#1
I'm thinking of getting a nicer stock of instrument mics for live miking, and I've started to feel that SM57s can be too nasally for certain guitar sounds and are perhaps a little overrated. Do I just need to play with mic placement a bit more, or are there better alternatives for a similar price? I'm just looking for a mic with a more natural response faithful to the instruments and with the proper durability for miking up cabs in a live traveling band situation.
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#3
try combining a senn. 421 with the sm57. put the 57 slightly off angle and off the axis of the cone, and the 421 directly at the rim (about 1 inch into speaker past rim).


blending those 2 mics will get you some monstrous sounds. sorry though that i don't have a demo for youl


edit: something i forgot to mention, when using 2 mics, or ever switching mics, you'll want to have a variable impedance preamp. that would allow both mics impedance to be matched correctly which will sound better.
Last edited by Ashe_Mc at Apr 2, 2012,
#4
Based on it's popularity and history with recording guitar, it's probably a problem with it's placement or your tone.

Another possibility is that it is defective or counterfeit (the SM57 is a popular mic to fake).
#5
57's are the staple of guitar and instrument micing and have been for many years. the reason they sound a bit nasally is that it can help the guitar cut through the mix in live situations.

for studio micing i suggest what Ashe_Mc says but also try the sennheiser e606 or the e906.
http://www.thomann.de/gb/sennheiser_e606_instrumentenmikrofon.htm

but then again its all about mic placement and technique.
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#6
Placement is vital you really have to move the mic and record from various positions - then you have to layer the guitar tracks (especially if using distortions) and then you start getting a killer sound.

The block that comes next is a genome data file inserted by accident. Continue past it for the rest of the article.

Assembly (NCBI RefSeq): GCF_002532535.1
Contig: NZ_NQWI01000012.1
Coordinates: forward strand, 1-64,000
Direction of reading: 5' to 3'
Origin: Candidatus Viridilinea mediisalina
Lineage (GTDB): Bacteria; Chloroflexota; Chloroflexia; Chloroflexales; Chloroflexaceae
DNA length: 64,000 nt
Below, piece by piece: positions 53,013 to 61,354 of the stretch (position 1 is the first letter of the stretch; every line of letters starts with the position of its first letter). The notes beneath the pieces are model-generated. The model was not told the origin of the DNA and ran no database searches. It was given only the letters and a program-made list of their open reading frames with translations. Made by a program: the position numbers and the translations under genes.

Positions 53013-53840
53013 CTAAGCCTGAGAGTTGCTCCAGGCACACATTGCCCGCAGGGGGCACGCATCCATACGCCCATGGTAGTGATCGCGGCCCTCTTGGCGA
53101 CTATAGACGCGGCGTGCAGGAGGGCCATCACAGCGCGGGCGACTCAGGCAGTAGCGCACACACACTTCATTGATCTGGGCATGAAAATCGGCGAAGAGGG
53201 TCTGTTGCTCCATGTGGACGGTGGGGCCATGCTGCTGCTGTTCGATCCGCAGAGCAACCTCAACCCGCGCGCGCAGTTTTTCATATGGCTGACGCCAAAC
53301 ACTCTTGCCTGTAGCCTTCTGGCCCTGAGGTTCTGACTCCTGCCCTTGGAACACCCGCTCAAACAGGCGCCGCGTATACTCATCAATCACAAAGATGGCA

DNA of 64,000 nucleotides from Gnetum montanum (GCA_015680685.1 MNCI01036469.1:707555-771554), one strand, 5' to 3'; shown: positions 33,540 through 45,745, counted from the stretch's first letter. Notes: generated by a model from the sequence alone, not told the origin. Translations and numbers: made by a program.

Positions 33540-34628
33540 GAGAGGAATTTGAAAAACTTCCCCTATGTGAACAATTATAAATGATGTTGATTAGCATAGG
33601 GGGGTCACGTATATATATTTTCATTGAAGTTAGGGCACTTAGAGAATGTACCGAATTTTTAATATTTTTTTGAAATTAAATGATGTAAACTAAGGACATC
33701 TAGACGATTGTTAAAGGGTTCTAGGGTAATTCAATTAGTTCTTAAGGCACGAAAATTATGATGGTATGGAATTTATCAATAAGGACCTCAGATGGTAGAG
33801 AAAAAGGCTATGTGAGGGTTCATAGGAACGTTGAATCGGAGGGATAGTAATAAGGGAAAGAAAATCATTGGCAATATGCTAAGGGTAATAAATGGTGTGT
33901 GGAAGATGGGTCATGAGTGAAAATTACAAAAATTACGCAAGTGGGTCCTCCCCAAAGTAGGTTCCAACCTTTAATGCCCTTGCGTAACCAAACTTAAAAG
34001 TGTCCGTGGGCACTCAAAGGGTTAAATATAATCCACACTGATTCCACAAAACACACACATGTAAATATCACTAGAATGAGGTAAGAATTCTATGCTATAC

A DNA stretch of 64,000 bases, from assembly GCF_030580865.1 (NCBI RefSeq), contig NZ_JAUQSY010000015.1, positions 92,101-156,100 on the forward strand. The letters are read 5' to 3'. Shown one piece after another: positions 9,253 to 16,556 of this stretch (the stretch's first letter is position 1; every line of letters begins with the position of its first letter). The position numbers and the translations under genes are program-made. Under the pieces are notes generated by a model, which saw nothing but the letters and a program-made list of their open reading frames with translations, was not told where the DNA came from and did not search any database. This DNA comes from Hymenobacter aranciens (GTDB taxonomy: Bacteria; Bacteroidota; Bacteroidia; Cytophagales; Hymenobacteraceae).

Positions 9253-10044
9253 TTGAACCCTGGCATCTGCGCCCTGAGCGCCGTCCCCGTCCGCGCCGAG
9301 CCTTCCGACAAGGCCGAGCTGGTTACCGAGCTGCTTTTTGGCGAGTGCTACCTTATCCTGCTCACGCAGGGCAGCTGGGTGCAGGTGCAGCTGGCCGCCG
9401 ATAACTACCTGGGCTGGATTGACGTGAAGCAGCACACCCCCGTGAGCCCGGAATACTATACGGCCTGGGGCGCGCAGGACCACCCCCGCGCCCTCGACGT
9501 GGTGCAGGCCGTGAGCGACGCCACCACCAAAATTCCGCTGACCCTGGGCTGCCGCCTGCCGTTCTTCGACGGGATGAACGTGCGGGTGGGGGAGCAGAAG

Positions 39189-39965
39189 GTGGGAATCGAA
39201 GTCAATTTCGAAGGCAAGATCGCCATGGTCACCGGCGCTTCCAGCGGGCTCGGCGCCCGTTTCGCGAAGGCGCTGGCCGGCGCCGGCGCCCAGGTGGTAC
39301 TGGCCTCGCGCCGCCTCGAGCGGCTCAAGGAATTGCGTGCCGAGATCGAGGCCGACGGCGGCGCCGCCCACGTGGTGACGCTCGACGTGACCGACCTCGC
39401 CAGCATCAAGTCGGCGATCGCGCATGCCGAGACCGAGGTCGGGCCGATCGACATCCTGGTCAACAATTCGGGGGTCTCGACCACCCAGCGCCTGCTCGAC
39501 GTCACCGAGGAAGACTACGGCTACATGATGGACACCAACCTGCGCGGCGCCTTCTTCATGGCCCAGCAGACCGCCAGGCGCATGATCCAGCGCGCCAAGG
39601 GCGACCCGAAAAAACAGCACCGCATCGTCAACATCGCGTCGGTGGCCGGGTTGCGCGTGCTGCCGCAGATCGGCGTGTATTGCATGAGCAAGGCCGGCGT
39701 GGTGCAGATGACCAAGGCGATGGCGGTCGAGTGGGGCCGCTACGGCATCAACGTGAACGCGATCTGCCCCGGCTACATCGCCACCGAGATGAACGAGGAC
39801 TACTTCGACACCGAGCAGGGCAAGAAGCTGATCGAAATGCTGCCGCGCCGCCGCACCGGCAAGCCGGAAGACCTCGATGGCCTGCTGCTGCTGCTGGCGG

#7
Quote by sg4ever
I'm thinking of getting a nicer stock of instrument mics for live miking, and I've started to feel that SM57s can be too nasally for certain guitar sounds and are perhaps a little overrated. Do I just need to play with mic placement a bit more, or are there better alternatives for a similar price? I'm just looking for a mic with a more natural response faithful to the instruments and with the proper durability for miking up cabs in a live traveling band situation.

An SM57 will do you fine. I play a very similar rig to yours through one every week and have had no complaints/issues with it. I like to place mine kissing the grill, about an inch left of the centre, angled at about 45˚ out from the centre.
Last edited by ACollier at Apr 2, 2012,
#8
the sm57 sounds great on distorted guitars, but I'll go for something else for cleans. I'm not a fan of the 421 for guitars, but the e906 sounds AMAZING.
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#9
For recording purposes, an SM57 should be pretty workable for close-micing an amp, but you definitely may have to play around with mic positions and angles.

With an SM57, I think it sounds best when both off-center and off-axis from the speak cone to one degree or another. This is something that's going to vary with amps and settings though. Generally, though, the bulk of my "negative experience" with the mic is actually that I've found when it's pointed right at the center of the cone, it's too bright or tinny or harsh. Raw sounding.
Last edited by Brainpolice2 at Apr 2, 2012,